Wharf Holdings to turn historic Murray Building into luxury hotel
The Murray will become part of the Niccolo Hotels brand and cost Wharf a total of HK$7 billion to develop
Hong Kong conglomerate Wharf Holdings is turning the almost 50-year-old Murray Building on Cotton Tree Drive in Central, once the city’s tallest government building, into a luxury 27-floor hotel.
The land and building cost the company HK$4.4 billion to buy, and chairman and managing director Stephen Ng Tin-hoi said when The Murray hotel opens in October, 2017 the overall project will have cost a total HK$7 billion.
Harbour Central Development, a Wharf subsidiary, outbid as many as 40 others to buy the building, which will now become the second branch of its new luxury hotel brand Niccolo Hotels.
The hotel’s managing director Duncan Palmer said the new 336-room hotel’s “handsome budget” will allow the developer to preserve some of the building’s features, such as its distinctive ground-floor arches and recessed windows.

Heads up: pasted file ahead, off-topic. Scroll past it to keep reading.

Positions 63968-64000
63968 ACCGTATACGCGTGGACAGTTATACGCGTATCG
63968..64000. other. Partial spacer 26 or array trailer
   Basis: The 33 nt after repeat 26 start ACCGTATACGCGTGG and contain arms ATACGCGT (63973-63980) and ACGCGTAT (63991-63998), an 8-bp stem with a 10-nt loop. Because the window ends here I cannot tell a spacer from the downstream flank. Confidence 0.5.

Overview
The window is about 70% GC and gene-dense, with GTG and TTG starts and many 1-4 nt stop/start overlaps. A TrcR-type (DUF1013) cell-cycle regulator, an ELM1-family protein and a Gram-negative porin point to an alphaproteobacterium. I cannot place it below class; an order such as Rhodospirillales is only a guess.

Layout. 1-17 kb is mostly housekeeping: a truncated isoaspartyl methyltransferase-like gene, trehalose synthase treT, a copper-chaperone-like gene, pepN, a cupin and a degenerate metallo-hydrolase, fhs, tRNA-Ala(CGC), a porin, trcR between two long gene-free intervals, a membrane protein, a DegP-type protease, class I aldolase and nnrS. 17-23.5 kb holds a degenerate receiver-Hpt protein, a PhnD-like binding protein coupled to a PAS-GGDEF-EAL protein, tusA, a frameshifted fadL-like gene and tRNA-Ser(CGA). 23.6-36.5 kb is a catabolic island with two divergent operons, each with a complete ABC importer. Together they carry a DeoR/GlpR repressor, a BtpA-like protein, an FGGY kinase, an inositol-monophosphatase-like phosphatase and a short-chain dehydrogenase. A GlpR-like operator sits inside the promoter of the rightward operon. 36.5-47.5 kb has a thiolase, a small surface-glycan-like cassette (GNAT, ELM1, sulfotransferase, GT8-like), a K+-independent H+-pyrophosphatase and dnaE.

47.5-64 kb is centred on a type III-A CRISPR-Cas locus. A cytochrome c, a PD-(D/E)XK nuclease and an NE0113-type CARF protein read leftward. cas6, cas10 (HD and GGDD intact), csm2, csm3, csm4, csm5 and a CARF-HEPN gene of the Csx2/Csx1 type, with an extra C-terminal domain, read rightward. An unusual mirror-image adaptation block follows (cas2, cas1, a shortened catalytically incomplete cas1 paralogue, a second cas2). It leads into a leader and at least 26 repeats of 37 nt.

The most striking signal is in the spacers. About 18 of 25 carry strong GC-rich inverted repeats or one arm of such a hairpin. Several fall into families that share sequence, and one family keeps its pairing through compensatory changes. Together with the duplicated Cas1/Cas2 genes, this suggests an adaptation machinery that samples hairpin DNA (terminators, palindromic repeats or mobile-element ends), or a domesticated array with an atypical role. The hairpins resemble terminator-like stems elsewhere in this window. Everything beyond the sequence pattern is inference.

The Murray Building was first offered for sale by the government in November 2013 as part of the “Conserving Central” project, which works to preserve the heritage of the historic heart of Hong Kong, according to the Development Bureau.
“The asset itself, the location, is great,” Ng told the Post. “Its heritage is very important because it will help to establish the hotel when we open it, both locally and internationally.”
According to the Legislative Council website, certain development requirements have been set to preserve the “architectural merits” of the Murray Building, which was built in 1969.
Ng said on Wednesday he hopes the hotel plan will restore some of the Murray Building’s original charm, making it an icon again.
“There’s a lot of things that we can’t change, including its exterior and structure,” Ng said.
“But within those confines, we’re doing everything we can to make it the building again in Hong Kong.”
Ng added he was confident that Hong Kong’s economic slowdown will not affect the project’s success.
“We’re building this hotel not for the near term, it’s for the long term,” he said.
“Obviously there are market cycles, but market cycles don’t concern us.”
“It’s been some years since we last opened a luxury hotel in Hong Kong, but when it arrives in little over a year from today, we hope that it will be the talk of the town.”